Archaeology in Law.
The content of the book is wide-ranging and incorporates much that archaeologists and others might seek to know. After brief introductory chapters providing a historical overview of heritage law and the organization of British archaeology, the first substantive chapter covers the content of the main Act covering Ancient Monuments (Ancient Monuments and Archaeological Areas Act 1979) A further chapter considers the law and guidance relating to such widely differing categories of material as human remains, Treasure Trove, shipwrecks and military remains (treated together), imports and exports, World Heritage sites, battlefields, historic parks and gardens, historic buildings, historic landscapes and ecclesiastical buildings. The third chapter covers the complexities of archaeology as part of the development control process, whilst a further chapter considers relevant taxation. After a brief summary Epilogue, the 16 Appendices which comprise more than half the book contain the relevant texts of statutory instruments, planning policy guidelines, guidance documents and codes of professional practice covering archaeology in Britain. The usefulness of having all these texts between a single set of covers cannot be gainsaid.
This book is aimed at undefined 'practitioners', who presumably include field units, archaeological consultants, local authority officers, commercial developers, and their legal advisers. The text is ordered and arranged in terms of legal rather than archaeological categories and requires a knowledge of legal referencing conventions: this may affect its usefulness to those not trained in law. For example, I sought to find the details of the Rose Theatre case which was significant for its decisions relating to scheduling ancient monuments of national importance. It is nowhere cited in the Index, nor does it appear in the Table of Cases Cited as 'The Rose Theatre Case' or similar. Instead one must look under its official designation as R. v. Secretary of State for the Environment, ex parte The Rose Theatre Trust Co. Once found, the book does not go into the details of the case. Arguably this is of little concern since anyone with a genuine need can find it covered in some detail in the pages of ANTIQUITY or look up the published legal references which are cited in full. However, archaeologists with an interest in this issue are not likely to be familiar with the system of legal referencing (how easily could you find:  2 WLR 1867); accordingly, the detailed facts of such an important case could have been usefully set out for the book's readers and its archaeological significance thus highlighted.
The problem of the likely unfamiliarity of users with the conventions of legal texts may be compounded by the variation in the treatment of the content from chapter to chapter. Chapter 4 covers in great and useful detail the Ancient Monuments and Archaeological Areas Act 1979 in accordance with the Act's own structure. Chapter 5 on various categories of material and Chapter 7 on taxes are both more eclectic, treating each category as a separate item. Chapter 6 on Development Control is highly discursive and accordingly much more difficult to use quickly to find advice on specific issues (as may be needed in answering a telephone query, for example).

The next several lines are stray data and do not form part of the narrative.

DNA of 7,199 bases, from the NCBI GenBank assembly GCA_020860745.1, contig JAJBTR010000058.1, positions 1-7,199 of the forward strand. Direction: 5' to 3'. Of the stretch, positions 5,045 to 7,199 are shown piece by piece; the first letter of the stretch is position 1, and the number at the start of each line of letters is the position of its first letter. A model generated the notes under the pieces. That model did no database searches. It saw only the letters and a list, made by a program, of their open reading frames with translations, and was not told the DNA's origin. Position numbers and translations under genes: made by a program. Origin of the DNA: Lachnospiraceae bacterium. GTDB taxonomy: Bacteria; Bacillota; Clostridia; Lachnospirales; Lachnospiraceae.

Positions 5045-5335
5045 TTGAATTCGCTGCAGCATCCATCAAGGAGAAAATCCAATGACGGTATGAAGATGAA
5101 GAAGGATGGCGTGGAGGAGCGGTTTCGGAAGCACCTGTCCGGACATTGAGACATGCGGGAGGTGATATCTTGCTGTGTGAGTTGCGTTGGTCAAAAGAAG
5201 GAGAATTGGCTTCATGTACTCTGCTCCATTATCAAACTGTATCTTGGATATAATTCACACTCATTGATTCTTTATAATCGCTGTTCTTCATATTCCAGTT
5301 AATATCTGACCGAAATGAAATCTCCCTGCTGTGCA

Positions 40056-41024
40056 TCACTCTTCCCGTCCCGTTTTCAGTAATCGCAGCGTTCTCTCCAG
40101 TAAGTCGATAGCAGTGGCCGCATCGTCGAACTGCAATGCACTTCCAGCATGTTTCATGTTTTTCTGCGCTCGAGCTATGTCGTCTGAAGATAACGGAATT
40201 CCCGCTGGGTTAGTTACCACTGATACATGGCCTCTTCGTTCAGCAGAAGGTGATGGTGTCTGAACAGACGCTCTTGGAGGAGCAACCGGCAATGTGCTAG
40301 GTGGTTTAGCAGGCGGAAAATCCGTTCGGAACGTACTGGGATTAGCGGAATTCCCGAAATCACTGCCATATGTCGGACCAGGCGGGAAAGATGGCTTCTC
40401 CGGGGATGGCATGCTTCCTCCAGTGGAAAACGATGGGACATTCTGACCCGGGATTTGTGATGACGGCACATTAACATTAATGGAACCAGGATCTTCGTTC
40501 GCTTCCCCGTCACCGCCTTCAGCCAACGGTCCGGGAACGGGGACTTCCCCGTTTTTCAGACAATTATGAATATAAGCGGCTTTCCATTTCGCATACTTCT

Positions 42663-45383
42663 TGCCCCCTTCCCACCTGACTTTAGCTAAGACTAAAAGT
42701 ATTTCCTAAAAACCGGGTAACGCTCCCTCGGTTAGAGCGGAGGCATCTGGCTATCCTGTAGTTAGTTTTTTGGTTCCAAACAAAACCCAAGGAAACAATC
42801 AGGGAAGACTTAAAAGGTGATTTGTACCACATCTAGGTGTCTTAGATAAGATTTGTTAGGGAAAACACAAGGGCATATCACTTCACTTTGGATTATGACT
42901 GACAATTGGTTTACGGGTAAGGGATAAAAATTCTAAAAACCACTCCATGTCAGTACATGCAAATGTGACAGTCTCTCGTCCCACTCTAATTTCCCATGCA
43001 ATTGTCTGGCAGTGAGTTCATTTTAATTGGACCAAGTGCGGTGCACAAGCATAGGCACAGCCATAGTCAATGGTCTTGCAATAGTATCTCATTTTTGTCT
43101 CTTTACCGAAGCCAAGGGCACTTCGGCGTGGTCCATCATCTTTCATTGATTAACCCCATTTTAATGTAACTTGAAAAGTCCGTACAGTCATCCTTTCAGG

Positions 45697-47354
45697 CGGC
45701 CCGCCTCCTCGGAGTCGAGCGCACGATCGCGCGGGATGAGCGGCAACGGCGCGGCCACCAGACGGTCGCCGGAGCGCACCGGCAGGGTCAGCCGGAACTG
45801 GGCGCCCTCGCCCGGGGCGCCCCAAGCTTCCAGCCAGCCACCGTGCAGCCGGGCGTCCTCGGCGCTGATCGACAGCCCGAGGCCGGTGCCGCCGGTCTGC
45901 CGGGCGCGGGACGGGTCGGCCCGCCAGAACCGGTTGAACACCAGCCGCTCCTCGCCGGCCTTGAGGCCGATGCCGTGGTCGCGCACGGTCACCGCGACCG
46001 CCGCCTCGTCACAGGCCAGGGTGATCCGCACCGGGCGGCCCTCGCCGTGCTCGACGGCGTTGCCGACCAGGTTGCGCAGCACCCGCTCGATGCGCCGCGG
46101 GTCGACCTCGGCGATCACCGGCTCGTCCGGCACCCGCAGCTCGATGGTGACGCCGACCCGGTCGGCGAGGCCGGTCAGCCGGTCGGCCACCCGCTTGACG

The publisher's blurb argues that this is 'an essential work', and in many ways it is. But this is not the same as the only essential. The chief problem with such a work is that it is a published book: it is already and unavoidably out-of-date in respect, for instance, of the Treasure Act 1996 and the new National Heritage Act which makes lottery money available for heritage projects. So, however, are most legal books, and, importantly, any rival publication. To make the most of it, the book's authority will constantly need to be checked against the current ruling statutes. Moreover, not all the areas of concern to practising archaeologists are given the coverage such users may need. As a tool for archaeological practitioners, then, it is only one, and its price makes it an expensive one if others also need to be consulted.
The provision of up-to-date and comprehensive information on the law relating to archaeology in Britain remains a necessity. This book is a useful (and so far the only) contribution to this aim. A second edition could be produced in loose-leaf format, which would allow for regular updating without the need to produce a completely new edition each time: over the course of years, the text would completely renew itself and always be up-to-date. Another alternative would be to exploit the benefits of new technologies, to produce a hypertext and complete digest of laws which would also be capable of updating on a regular basis. But none of these - book, statutes, loose-leaf guide, hypertext digest - can be expected to stand alone as a definitive tool. Instead, they would be complementary to one another, providing an arsenal of weapons for the archaeologist who needs to engage with the unfamiliarity of laws to achieve archaeological purposes.
JOHN CARMAN Clare Hall, University of Cambridge email@example.com
CARMAN, J. 1996. Valuing Ancient Things: archaeology and law. London, Leicester University Press.
CLEERE, H.F. (ed.) 1989. Archaeological heritage management in the modern world. London: Routledge.
MCGIMSEY, C.R. 1972. Public archaeology. New York (NY): Seminar Books.
Weekly Law Review  2: 186.